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These Mega-Cute Mini Vegetable Sculptures Have a Positive Message

Meet the Instagram artist who turns "ugly produce" into tiny artwork to spread awareness of food waste.

mundane-matters-flamingo

From little cauliflower trees to radish flamingoes, Danling Xiao’s tiny food sculptures are whimsical enough to make you smile (and seriously crave a carrot)! But there’s much more to her art than its cute factor. With each creation, Xiao tells an important story about sustainability, from the positive impacts of shopping seasonally, to the dangers of deforestation.

 

When she began the photo series on Instagram in 2013, the Chinese graphic designer says it was simply a creative outlet. But as she began focusing more on each piece and nurturing the creation process, Xiao says she started to become more mindful -- of herself, of others, and of her effects on the environment. Soon, the Sydney resident found herself looking for ways to live a more sustainable life.

 

(GO GREENER: Here's how you can shop, cook, and eat more sustainably) 

“I became more aware of everyday waste and the size of my carbon footprint,” says Xiao, who has since evolved the photo project to be part of a larger creative collective called Mundane Matters. Here, Xiao collaborates with other artists and government organizations to host talks, events, workshops, and support sustainable food businesses through marketing initiatives.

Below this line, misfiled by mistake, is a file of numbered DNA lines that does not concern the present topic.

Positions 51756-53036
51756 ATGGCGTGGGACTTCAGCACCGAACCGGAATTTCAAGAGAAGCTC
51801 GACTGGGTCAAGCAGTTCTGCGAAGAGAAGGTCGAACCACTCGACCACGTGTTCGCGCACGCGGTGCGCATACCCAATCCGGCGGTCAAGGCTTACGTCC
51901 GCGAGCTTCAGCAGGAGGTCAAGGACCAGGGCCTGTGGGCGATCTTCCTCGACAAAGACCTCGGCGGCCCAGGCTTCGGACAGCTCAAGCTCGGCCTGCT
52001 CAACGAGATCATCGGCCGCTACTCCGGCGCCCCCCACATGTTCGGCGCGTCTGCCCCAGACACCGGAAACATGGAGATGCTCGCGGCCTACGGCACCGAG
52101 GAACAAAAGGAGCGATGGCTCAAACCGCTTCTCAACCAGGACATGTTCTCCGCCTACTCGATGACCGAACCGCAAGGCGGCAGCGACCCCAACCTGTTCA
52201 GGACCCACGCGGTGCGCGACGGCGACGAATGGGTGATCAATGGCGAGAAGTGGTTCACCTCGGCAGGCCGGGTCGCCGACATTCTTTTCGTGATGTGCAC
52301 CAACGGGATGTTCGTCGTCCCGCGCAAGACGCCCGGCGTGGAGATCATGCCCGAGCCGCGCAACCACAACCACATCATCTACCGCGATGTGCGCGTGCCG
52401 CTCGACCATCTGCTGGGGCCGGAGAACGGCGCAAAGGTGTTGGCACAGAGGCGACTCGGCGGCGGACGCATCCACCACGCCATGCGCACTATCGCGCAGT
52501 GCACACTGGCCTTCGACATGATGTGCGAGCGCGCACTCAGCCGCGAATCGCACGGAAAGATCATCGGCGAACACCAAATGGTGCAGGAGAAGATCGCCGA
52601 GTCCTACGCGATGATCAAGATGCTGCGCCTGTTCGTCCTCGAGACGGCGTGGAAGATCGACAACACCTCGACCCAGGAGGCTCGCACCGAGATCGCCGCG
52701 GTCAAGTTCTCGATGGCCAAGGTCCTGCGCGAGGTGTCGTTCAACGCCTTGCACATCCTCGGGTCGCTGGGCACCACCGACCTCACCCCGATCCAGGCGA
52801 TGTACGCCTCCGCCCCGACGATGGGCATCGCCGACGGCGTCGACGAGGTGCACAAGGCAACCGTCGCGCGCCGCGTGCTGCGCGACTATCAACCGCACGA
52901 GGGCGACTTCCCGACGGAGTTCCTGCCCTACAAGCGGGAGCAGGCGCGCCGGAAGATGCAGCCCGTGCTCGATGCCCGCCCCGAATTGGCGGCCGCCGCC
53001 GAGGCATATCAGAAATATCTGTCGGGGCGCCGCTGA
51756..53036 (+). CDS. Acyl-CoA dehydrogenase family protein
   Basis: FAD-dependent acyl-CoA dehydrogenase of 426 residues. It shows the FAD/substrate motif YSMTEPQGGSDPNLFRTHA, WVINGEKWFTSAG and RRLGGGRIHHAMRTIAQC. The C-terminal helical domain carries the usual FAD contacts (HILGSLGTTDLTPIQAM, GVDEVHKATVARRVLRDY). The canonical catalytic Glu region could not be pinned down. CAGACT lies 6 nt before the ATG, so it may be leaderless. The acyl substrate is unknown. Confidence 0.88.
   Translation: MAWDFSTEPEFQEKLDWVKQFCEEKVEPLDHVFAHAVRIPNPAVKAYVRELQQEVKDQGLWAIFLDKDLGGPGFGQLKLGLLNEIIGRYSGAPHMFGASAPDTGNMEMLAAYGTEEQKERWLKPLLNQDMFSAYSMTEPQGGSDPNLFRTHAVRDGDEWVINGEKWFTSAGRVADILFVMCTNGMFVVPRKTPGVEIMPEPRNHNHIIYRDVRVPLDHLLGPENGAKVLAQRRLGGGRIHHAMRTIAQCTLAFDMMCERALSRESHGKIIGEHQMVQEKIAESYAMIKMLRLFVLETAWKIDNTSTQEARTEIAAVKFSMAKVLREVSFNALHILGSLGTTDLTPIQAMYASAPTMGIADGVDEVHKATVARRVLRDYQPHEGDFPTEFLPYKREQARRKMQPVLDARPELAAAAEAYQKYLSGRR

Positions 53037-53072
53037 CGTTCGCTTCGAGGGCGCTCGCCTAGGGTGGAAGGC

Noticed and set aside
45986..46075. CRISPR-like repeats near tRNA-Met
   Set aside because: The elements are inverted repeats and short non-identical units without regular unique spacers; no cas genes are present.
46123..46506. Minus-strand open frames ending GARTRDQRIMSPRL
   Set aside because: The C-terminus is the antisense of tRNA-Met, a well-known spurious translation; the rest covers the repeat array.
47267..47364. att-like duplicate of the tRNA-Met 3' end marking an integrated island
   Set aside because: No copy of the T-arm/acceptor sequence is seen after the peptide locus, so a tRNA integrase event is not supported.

Xiao says she had always sought a deeper meaning in her graphic design work. Today, as she explores new ways to combine art and creativity to spread the eco-friendly word -- check out her banana business “cards”! -- Xiao says she’s never felt happier. “Sometimes not everyone understands [what sustainability is]. I may speak to 100 people, and only one person will respond positively. Some people don’t have the time. But, like anything in life, you have to keep trying.”

 

(READ: what "sustainable food" actually means)

When it comes to making the mini-masterpieces, Xiao says she loves scoping out “ugly produce.” “Imperfect fruits and veggies usually get left behind at markets; I love picking the ugliest ones!” The artist also notes that after each photo shoot, all food sculptures get eaten, leaving no waste behind.